FMCT & Pakistan: ridiculous condemnation
August 12, 2011
Pakistan’s stance on the Fissile Material Cut-off Treaty negotiations at the Conference on Disarmament and United Nations General Assembly has attracted a vicious criticism from the Western media and Pakistani nuclear pessimists during the last week. They have tried to create a negative impression about the country’s nuclear program in the global politics.
The current ruthless onslaught certainly multiplies Pakistani diplomats’ challenges in protecting and maximizing national interest of the state in the anarchical international society. There are ample chances that the anti-Pakistan forces would be able to convince the Western powers, particularly, the United States to impose nuclear related sanctions against Pakistan.
The ongoing media maligning tactics alarm those Pakistanis who desire for their country’s sovereign-credible-defensive-fence. They straight-forwardly reject internal and external initiatives to cap and roll back the country’s nuclear weapon program.
Ironically, numerous analysts accused and termed Pakistan as a stubborn and irresponsible nuclear weapon state without objectively examining Islamabad’s position on the treaty, i.e. the FMCT should deal simultaneously with both nuclear arms control and nuclear disarmament . Nevertheless, instead of critically examining Pakistani representatives’ statements at the Conference on Disarmament (CD) on August 4, 2011 and at the United Nations General Assembly on July 28, 2011, they simply denounced their country’s position.
The anti-Pakistan nuclear lobby frantically recommended that international community should reject Pakistan’s stance in the CD and constitute and approve the FMCT in the UNGA. Pakistan instead of submitting to the pressure took a firm stance in UNGA as well. On July 28, 2011, Pakistan warned that it would boycott any process to negotiate FMCT outside the deadlocked UN Conference on Disarmament—the sole negotiating forum for multilateral disarmament. Speaking in the UN General Assembly, Acting Pakistani Ambassador Raza Bashir Tarar opposed the process to take negotiations for the Fissile Material Cut-off Treaty (FMCT) outside the Conference of Disarmament. He categorically stated: “Pakistan will not join any such process nor would it consider accession to the outcome of any such process”.
Ambassador Zamir Akram reiterated Pakistan’s official stance on FMCT at CD on August 4, 2011. He pointed out that we are not living in a vacuum and therefore, we have to take into account our strategic environment, while entering into the negotiations of a treaty at the international forums. He stated: “From our perspective, these realities are the discriminatory policies pursued by some major powers regarding nuclear cooperation, which have created insecurity and imbalances. And for these reasons Pakistan has been compelled to make a stand against this kind of nuclear exceptionalism, selectivity and discrimination.”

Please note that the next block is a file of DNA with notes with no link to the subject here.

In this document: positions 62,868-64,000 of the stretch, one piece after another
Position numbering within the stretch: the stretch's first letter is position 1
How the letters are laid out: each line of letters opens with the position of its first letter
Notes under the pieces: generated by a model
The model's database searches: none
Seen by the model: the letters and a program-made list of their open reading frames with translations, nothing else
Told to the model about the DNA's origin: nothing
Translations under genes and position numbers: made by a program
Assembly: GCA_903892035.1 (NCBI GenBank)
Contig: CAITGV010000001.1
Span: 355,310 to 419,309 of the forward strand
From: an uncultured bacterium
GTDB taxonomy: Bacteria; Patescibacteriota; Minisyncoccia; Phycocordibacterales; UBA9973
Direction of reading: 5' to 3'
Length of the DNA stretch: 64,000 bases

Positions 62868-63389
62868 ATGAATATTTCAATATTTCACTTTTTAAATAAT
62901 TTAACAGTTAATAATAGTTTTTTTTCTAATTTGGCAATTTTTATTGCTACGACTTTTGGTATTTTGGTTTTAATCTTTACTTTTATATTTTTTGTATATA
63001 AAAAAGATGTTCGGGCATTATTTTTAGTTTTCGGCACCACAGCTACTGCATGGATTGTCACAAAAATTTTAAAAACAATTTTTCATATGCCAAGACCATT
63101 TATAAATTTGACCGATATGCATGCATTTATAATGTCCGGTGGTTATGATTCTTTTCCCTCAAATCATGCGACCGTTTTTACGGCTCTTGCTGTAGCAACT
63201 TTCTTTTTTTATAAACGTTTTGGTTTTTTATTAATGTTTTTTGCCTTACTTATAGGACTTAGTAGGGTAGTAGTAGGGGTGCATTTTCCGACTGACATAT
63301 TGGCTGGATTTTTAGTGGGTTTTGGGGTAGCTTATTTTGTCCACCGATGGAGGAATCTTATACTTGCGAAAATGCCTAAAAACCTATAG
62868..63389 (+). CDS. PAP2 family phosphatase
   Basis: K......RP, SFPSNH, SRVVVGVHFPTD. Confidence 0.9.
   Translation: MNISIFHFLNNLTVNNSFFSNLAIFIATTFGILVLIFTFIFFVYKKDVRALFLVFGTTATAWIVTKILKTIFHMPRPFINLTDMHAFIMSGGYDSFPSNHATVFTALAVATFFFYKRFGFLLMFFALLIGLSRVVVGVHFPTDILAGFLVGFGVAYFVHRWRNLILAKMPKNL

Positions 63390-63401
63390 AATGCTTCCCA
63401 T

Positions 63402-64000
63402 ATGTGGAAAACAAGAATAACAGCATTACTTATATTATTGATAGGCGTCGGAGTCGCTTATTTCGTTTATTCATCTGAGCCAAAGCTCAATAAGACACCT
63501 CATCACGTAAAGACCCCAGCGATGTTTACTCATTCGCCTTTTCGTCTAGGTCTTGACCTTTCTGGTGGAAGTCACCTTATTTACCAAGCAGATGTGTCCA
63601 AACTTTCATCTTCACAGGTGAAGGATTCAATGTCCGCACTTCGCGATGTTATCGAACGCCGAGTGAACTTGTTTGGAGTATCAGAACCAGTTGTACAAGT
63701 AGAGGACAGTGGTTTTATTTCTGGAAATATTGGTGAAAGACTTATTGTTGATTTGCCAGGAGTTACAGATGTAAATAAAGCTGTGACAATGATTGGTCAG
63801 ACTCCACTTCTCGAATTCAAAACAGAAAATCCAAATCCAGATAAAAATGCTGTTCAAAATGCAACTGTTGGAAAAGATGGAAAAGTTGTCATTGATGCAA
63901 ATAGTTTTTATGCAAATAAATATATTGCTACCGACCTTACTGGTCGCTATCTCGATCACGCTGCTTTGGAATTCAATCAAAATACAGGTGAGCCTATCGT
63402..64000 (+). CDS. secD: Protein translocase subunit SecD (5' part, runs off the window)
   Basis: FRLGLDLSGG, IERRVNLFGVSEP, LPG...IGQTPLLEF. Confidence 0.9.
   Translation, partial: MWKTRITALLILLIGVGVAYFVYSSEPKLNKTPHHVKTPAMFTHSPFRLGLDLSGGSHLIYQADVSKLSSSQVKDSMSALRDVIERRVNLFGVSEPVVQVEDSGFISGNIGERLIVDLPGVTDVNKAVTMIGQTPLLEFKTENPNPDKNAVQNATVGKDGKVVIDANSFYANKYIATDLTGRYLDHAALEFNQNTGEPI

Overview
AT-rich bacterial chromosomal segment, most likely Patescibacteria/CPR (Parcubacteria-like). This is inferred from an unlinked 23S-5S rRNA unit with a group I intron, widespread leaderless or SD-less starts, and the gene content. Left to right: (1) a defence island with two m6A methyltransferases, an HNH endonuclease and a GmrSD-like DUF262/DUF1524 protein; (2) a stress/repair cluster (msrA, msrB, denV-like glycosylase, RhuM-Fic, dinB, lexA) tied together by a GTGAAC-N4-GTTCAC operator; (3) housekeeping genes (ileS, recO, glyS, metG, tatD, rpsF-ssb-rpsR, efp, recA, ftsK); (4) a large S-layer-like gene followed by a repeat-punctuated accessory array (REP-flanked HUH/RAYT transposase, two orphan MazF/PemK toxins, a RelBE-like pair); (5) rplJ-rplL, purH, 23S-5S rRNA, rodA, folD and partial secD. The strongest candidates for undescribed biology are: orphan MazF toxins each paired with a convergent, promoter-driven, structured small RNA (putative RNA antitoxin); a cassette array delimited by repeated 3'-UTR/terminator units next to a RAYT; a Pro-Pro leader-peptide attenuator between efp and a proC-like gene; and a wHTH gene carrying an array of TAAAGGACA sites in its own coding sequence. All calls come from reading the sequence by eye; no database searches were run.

The analysts who condemn Pakistan’s stance at the CD should examine objectively the trend of exceptionalism, selectivity and discrimination in the nuclear realm. It is imperative to understand the negativity of this trend for nuclear nonproliferation in the global strategic environment.
The general impression is that United States and its like-minded states have been working to constitute the FMCT out of the CD. These states, however, has failed to realize that keeping Pakistan out of the FMCT framework would not serve the purpose. It is because, the Nuclear Non-Proliferation Treaty (NPT) of 1968 prohibits all member States except the five acknowledged nuclear powers — the United States, the Russian Federation, the United Kingdom, France and China — from acquiring nuclear weapons. The NPT Article VI also obliges these states to adopt the nuclear disarmament process to denuclearize the entire world.
The NPT also requires all non-nuclear weapon member-States not to develop and acquire nuclear weapons and also to implement a safeguard agreement with the International Atomic Energy Agency (IAEA) covering all nuclear materials that might be useful for weapons. The review of the debate on FMCT since 1993 manifests that the FMCT would not make any new demand from the NPT non-nuclear weapon member-States.
The non-nuclear-weapon states are already committed not to produce or use nuclear material for weapons. Therefore, the FMCT, in practice will be only addressing the nuclear arsenals of United States, Russian Federation, United Kingdom, France, China, Indian, Pakistan, North Korea and Israel.
Islamabad‘s principal stance at the CD has certainly had a delaying effect on the FMCT negotiations, but it is an erroneous conclusion that Pakistan alone is responsible for blocking the culmination of the Treaty. There are numerous factors and States, which impede the finalization of the FMCT draft. Without understanding and addressing these obstructing factors and States, the future of FMCT remains incomprehensible; finalization of its draft very difficult; and, above all, its entry into force nearly impossible.
The bypassing and circumventing threats, criticism and maligning tactics are not the solution of the problem. The ending of the stalemate on the FMCT needs a practical approach that would facilitate all the stakeholders in producing a consensus among the nuclear weapon states on the fissile material production. Hence, it is imperative that the pseudo nuclear experts and biased international opinion-makers should realize that sovereign states do not afford to compromise on their fundamental security interests.
The history of Pakistan’s nuclear program reveals that the cursing and pressurizing Pakistan is a fruitless effort to engage it in the FMCT negotiations at the Conference on Disarmament. Thus, the realistic strategy is to understand and accommodate the security concerns of Pakistan instead of marginalizing it at the international forums.